Cotillard does an excellent job of portraying Sandra, who, in addition to having to fight for her job, is also battling depression. Though her situation is certainly difficult, she has the loving support of Manu, her husband and her rock (played by Fabrizio Rongione), who pushes her gently but firmly in the right direction.

I would hope that the premise of this film—that employees must choose between their bonuses or allowing a colleague to return to work after medical leave—would never happen in real life. But it makes for an interesting dilemma.

We watch Sandra spend a weekend tracking down her peers so that she can ask them outright to vote for her. This would never be a pleasant proposition for anyone but is especially grueling to a woman as fragile as Sandra, who doubts herself enough already without being in the position of fighting for a low-level factory job that is crucial to support her family.

Deux Jours...Because she essentially presents the same case to each of the other 16 workers, the audience hears her spiel multiple times. Had this movie been presented in Hollywood, I imagine film executives would have summarily refused to back it due to the script’s inherent repetition. American audiences probably aren’t as patient in general as European movie-goers (if our high-energy, smash-’em-up summer  blockbusters are any indication).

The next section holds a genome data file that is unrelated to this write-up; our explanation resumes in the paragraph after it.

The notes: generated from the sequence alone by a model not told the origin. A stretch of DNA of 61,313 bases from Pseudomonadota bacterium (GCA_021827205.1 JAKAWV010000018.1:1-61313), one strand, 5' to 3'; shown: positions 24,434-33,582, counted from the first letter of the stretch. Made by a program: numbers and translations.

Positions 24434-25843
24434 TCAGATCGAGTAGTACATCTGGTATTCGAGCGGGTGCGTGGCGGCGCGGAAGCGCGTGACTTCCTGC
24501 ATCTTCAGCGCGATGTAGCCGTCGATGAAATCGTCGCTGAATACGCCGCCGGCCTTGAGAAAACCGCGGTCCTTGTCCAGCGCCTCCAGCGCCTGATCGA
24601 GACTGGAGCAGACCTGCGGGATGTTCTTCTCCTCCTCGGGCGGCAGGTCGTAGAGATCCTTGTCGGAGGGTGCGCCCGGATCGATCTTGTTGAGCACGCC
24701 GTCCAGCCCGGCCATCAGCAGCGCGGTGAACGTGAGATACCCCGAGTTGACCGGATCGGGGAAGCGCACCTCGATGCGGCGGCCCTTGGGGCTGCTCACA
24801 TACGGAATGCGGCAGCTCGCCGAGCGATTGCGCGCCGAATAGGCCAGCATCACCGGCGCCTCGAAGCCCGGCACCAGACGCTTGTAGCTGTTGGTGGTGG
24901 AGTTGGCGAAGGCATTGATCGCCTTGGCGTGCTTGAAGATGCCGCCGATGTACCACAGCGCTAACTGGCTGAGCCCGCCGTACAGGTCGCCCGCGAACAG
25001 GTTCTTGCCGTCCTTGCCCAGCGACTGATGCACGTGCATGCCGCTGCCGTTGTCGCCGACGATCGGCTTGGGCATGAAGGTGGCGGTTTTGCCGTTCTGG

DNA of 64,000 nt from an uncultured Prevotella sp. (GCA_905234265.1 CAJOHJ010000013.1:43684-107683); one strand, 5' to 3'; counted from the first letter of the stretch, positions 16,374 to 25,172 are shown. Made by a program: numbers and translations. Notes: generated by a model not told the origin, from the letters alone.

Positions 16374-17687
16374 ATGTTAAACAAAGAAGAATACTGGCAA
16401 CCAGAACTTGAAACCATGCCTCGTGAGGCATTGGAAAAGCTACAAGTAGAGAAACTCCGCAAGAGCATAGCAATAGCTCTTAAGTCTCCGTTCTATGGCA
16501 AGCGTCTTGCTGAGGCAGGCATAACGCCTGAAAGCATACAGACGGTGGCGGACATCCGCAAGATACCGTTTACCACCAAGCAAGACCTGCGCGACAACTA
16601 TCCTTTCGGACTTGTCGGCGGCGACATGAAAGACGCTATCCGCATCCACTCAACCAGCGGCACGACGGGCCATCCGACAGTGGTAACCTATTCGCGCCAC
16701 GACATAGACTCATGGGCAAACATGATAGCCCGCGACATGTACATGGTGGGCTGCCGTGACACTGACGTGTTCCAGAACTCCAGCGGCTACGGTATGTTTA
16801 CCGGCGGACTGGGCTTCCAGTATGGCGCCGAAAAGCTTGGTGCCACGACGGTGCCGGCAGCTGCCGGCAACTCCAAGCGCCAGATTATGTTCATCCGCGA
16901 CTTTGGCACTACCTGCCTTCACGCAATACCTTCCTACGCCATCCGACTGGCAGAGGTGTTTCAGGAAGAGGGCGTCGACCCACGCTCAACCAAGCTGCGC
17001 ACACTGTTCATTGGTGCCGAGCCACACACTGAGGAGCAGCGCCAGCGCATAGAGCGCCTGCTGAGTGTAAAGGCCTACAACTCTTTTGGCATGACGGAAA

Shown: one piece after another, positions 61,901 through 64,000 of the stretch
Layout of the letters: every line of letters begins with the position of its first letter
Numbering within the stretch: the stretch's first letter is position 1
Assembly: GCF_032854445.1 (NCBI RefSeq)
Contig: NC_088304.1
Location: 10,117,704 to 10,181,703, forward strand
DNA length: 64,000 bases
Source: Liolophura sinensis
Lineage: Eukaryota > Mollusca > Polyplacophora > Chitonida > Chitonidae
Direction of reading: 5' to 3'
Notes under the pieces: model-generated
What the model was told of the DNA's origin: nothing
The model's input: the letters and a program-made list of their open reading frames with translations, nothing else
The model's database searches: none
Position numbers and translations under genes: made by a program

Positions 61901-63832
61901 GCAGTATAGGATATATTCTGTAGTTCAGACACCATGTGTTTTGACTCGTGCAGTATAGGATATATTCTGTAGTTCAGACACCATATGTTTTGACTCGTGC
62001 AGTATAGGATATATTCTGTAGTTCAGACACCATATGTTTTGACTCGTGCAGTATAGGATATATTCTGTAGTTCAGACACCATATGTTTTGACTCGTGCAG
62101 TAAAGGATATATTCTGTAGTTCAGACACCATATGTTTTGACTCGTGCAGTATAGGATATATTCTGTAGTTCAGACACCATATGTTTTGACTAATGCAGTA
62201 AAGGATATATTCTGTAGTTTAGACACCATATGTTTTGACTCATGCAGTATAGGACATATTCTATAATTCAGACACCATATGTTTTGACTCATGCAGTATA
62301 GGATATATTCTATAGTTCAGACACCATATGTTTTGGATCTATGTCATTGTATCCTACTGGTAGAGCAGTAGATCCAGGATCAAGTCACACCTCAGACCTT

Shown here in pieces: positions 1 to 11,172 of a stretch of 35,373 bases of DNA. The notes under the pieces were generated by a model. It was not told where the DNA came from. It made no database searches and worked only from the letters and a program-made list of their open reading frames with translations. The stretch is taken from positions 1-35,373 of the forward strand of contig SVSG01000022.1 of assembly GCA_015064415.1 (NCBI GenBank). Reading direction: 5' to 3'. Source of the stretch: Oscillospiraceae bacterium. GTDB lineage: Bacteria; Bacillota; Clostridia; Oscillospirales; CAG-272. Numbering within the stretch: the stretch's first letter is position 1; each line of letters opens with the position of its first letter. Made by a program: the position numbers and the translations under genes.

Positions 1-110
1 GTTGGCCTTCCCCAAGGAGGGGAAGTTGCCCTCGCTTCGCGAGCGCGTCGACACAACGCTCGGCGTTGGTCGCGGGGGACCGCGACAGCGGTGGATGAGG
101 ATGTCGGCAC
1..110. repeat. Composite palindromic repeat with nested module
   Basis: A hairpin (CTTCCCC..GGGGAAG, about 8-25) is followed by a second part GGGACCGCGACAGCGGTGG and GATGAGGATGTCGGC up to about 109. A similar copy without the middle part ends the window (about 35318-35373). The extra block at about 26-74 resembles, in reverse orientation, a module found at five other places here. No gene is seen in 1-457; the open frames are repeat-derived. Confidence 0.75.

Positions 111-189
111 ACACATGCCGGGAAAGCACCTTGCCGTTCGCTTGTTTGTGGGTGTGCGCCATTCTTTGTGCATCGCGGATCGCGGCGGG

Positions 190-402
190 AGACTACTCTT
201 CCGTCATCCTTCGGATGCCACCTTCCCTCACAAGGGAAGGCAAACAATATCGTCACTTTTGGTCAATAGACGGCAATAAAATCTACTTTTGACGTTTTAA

But with each plea, we are experiencing with Sandra the weariness, the frustration, the misplaced hostility, and the surprising moments of kindness. Each person’s response is different, and we realize that of course each of them has a life away from work that requires them to consider more than just Sandra’s job. So we have to be there for every door she knocks on to understand what she’s going through. It may not be a psychopathic serial killer on the loose, but I felt real tension every time Sandra pleaded her case right up until Monday morning’s vote.

Realistic, thoughtful drama takes time, and I felt my 95 minutes were well spent watching Two Days, One Night.

*Two movies down, and ten still to see by February 22.



American Sniper isn’t bad, but Oscar-worthy?

Amer SniperBecause I am on a mission to see as many Oscar-nominated movies as possible before February 22, last night I saw American Sniper, directed by Clint Eastwood. The two-hour film featured a solid performance by Bradley Cooper, who portrayed sharpshooter SEAL Chris Kyle. It also did a good job of showing how impossible it is to see your target in a sandstorm. And it made clear that veterans return from war with all kinds of scars, and not all of them are visible.